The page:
Review – The Road to Ruin – a Zombie Card Game

The Road to Ruin banner image from DriveThruCards

With my study table still cleared off, last night Jennifer sat down with me to play The Road to Ruin, a 1-4 player cooperative scavenger hunt across a zombie-infested cityscape. It’s published by Hero Forge Games.

This little review follows my usual practice of “What’s it about? What’s good about it? What’s bad about it? What’s your recommendation?” learned from Space Gamer magazine in the 80’s.

Overview

We have the DriveThruCards version, which comes as a deck of 122 cards; you supply a pawn or other token for each player, and “dice cards” are included. The Hero Forge website lists that version and a Game Crafter one with tokens and dice.

Game prep consists of laying out the 25 location cards facedown in a grid, with a different layout in each of five scenarios. One location card, the “Safe House,” your starting point, is left face up. Then 18 zombie encounter cards and 6 “Supply Items” are shuffled together, with 1 each dealt to the facedown locations. Each player selects one of the Survivors, a few weapons and items are shared among them, and play begins.

Your goal is to find those Supply Items and return them to the Safe House—the Radio Call scenario being an exception, in which you must find the “Lookout” and “Airport” locations, then find and take the “Radio Transceiver” to the first 5 Supply Items to the second. The rest of the zombies go to a facedown encounter deck.

Play time is listed as 30 minutes, though I think Jenny and I took about twice that.

The Good

The game marvelously captures the theme of things like, “The Walking Dead”: the desperate search for supplies from locale to locale, encountering zombies, while you’re wounded and low on ammunition. This isn’t a game of heroically killing zombies left and right; it’s about desperate survival.

In part, that ambiance is conveyed by the graphic design and mood text, but the mechanics are what seal the deal.

Items are scarce, and when used, many go out of the game permanently. Hand size is limited. The survivors are fragile. And the zombies don’t go away when defeated. Battle at a locale doesn’t discard the zombie card even if you win, it just means you escaped the fight alive. Losing means you escape wounded. Five wounds and you’re dead.

Moving to a locale takes a turn, battling any zombies there. Scavenging the locale takes another turn, battling those zombies again. And the zombie combat levels range from frightening on some cards to truly brutal on others. There are no easy encounters. Combat is a matter of rolling 2d6 and hoping to match the zombie value, with weapons (if you have one) allowing a die to be rerolled. Sometimes weapons break and go out of the game; some weapons require ammunition. Medical supplies are fleeting.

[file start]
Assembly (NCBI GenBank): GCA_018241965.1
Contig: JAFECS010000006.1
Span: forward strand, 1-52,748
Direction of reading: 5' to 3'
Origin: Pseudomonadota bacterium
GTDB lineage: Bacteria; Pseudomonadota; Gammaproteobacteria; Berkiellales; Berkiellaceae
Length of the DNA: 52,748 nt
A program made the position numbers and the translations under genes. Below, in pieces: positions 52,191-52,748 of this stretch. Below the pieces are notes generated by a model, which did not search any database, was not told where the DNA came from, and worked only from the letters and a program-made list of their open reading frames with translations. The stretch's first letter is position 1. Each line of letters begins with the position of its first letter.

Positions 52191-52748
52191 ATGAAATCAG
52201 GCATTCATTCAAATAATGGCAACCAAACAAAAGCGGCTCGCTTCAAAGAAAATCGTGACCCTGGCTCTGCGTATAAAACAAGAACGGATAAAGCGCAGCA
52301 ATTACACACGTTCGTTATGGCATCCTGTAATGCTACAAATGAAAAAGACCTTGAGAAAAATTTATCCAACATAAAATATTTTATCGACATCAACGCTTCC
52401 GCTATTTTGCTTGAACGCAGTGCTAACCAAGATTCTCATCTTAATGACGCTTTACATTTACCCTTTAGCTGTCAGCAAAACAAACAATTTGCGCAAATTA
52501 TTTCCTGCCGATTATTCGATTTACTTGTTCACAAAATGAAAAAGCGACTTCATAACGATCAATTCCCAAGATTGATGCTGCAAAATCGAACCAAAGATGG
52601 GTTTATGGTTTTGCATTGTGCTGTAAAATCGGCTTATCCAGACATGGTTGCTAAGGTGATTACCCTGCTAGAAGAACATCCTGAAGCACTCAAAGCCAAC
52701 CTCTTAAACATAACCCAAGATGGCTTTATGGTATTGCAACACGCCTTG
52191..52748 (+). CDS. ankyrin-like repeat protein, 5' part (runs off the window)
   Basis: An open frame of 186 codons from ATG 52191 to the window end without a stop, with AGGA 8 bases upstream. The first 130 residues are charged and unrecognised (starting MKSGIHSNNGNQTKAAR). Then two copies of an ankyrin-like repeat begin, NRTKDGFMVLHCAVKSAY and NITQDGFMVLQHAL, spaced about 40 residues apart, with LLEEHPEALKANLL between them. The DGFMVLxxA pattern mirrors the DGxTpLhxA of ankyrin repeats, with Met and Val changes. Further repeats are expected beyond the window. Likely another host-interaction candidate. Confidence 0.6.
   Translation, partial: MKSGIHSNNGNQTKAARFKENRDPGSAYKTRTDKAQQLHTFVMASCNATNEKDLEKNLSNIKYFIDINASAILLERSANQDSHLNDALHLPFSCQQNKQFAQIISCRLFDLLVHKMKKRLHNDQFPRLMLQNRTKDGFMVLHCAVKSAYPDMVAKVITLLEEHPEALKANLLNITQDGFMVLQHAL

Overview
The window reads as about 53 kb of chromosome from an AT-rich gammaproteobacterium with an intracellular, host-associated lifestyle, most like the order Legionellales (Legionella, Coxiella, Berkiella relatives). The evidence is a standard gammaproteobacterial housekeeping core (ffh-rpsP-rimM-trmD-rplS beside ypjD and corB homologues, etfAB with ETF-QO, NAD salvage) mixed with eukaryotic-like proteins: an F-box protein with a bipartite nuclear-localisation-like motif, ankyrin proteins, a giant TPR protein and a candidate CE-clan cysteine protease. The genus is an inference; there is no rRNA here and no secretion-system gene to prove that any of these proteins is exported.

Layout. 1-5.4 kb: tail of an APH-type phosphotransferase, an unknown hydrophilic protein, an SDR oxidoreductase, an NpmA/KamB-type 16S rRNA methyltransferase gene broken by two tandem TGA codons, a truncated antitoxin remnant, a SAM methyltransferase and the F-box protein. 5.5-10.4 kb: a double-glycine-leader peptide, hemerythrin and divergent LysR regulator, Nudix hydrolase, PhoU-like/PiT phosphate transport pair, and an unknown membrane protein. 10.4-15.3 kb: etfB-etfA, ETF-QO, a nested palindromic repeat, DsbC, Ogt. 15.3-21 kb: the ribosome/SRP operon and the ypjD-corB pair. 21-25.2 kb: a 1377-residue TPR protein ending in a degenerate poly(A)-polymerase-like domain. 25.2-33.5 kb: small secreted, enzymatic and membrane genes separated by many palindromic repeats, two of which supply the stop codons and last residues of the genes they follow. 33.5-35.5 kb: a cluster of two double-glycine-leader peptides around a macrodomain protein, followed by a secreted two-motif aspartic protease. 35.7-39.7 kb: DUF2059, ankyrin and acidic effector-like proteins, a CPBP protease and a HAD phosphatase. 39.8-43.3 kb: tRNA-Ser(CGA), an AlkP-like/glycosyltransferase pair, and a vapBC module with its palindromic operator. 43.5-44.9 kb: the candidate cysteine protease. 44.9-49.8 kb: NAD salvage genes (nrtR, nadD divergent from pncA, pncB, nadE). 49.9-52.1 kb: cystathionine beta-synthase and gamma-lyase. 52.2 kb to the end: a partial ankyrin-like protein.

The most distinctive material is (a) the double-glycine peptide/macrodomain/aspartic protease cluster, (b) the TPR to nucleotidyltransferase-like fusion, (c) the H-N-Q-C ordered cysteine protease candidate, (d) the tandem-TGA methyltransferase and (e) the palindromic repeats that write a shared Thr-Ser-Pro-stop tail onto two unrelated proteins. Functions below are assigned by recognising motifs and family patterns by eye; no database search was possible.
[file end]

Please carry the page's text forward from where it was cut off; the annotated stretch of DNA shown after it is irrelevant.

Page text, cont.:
The rules for all of this are simple enough to fit on 7 playing cards, with 4 of those 14 faces devoted to scenario layouts and conditions.

And to top things off, 2 of the cards are deck organizers, making it easy to keep track of which draw and discard decks are which.

The Bad

There’s very little to complain about.

I do wish the rules cards were numbered, to keep them organized and easier to reference.

More importantly, I wish the rules were more careful to use capitalized game terms instead of less specific, lowercase one. The most troublesome example being that the term “supply cards” actually refers to “Supply Item” cards. It wasn’t until after playing a scenario and feeling “That was too easy” that I realized the items even had an identifier in the upper right corner, with most of those being merely descriptive, like the game’s flavor text.

And though the two organizer cards are handy, even handier would have been to label the card backs of each deck with its category.

One weirdness about the game is that while it includes a “dice” deck so you don’t need actual dice, it doesn’t seem aware of the strategic way that can change play, if mostly high numbers have been used so far, making it obvious that combat is about to become deadly, or vice versa. A direction to shuffle those cards after each battle would help.

Finally (though it’s hardly worth noting and has no discernable effect), the threat deck actually consists of 26 cards instead of 25.

The Augury

If you’ve read through this review, it probably means you like zombie games, in which case I predict you’ll enjoy this one a lot.

It’s one of the best I’ve encountered in the genre, fun solo, and even more fun with others.

Highly recommended!

Nature Red in Tooth and Claw

Photo by jean wimmerlin on Unsplash
How many times in your life have you heard the words, “Dante’s Inferno”? How many times “Dante’s Paradiso”? I’m guessing the ratio leans heavily toward Inferno.

How familiar with those two works are you? This isn’t a Literature test. I’m just guessing that if you’re familiar with either, it’s probably the Nine Circles of Hell. And I’m willing to bet the Nine Circles of Heaven are a complete mystery.

It’s not just you, Inferno has been the subject of plays, movies, even a video game. By comparison, Paradiso is shunned.

And it’s not just Dante. William Blake said of Paradise Lost and Paradise Regained, “The reason Milton wrote in fetters when he wrote of angels and God and at liberty when of Devils and Hell is because he was a true poet and of the Devil’s party without knowing it.”

It doesn’t take a poet to realize that writing about hell is easy, “at liberty,” and writing about heaven is difficult, “in fetters.”

I believe there’s a key to human nature and human history in that dichotomy. Our race’s origins are in savagery, “nature red in tooth and claw.” Civilization is something we build despite it. Nobility is something we strive for. We work to be better individuals, we labor at it, because selfishness, fear, and hatred are so easy. We strive to transcend our animal nature.

I’m vegan. I’m not asking you to be. But I’m weary of hearing the line, “It’s only natural for humans to eat meat.” Of course. I know as well as you that for our race, killing and eating other animals is natural. No argument there.

It’s natural.

But is it necessary?

The Death of Dobie


The night before, he staggered to the back of the house, the back bathroom, to lie down on a towel to die. I spent the night on a sleeping bag next to him, dozing, waking to feel if he was still breathing, my hand on his side or in front of his nose.